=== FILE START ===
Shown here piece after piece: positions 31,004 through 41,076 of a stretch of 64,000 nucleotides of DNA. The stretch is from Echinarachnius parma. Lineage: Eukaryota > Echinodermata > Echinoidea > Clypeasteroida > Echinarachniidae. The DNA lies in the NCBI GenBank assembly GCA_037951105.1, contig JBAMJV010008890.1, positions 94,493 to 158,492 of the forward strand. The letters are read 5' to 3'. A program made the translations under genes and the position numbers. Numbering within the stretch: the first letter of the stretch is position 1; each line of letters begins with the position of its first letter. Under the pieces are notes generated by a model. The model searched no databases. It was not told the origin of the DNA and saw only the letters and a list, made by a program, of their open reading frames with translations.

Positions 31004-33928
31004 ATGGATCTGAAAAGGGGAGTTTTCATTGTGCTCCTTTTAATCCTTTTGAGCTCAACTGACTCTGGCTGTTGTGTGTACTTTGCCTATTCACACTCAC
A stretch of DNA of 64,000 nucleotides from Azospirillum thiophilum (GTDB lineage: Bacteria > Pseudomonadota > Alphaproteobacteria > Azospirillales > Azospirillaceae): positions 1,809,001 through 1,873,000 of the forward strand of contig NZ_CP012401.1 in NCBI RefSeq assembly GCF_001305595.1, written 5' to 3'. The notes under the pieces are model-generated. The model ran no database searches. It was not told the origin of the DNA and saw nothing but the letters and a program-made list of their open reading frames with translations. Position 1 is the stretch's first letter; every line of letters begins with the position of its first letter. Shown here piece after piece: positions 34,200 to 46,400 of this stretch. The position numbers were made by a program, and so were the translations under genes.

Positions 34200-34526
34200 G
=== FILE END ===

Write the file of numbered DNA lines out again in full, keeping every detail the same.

Shown here piece after piece: positions 31,004 through 41,076 of a stretch of 64,000 nucleotides of DNA. The stretch is from Echinarachnius parma. Lineage: Eukaryota > Echinodermata > Echinoidea > Clypeasteroida > Echinarachniidae. The DNA lies in the NCBI GenBank assembly GCA_037951105.1, contig JBAMJV010008890.1, positions 94,493 to 158,492 of the forward strand. The letters are read 5' to 3'. A program made the translations under genes and the position numbers. Numbering within the stretch: the first letter of the stretch is position 1; each line of letters begins with the position of its first letter. Under the pieces are notes generated by a model. The model searched no databases. It was not told the origin of the DNA and saw only the letters and a list, made by a program, of their open reading frames with translations.

Positions 31004-33928
31004 ATGGATCTGAAAAGGGGAGTTTTCATTGTGCTCCTTTTAATCCTTTTGAGCTCAACTGACTCTGGCTGTTGTGTGTACTTTGCCTATTCACACTCAC
A stretch of DNA of 64,000 nucleotides from Azospirillum thiophilum (GTDB lineage: Bacteria > Pseudomonadota > Alphaproteobacteria > Azospirillales > Azospirillaceae): positions 1,809,001 through 1,873,000 of the forward strand of contig NZ_CP012401.1 in NCBI RefSeq assembly GCF_001305595.1, written 5' to 3'. The notes under the pieces are model-generated. The model ran no database searches. It was not told the origin of the DNA and saw nothing but the letters and a program-made list of their open reading frames with translations. Position 1 is the stretch's first letter; every line of letters begins with the position of its first letter. Shown here piece after piece: positions 34,200 to 46,400 of this stretch. The position numbers were made by a program, and so were the translations under genes.

Positions 34200-34526
34200 G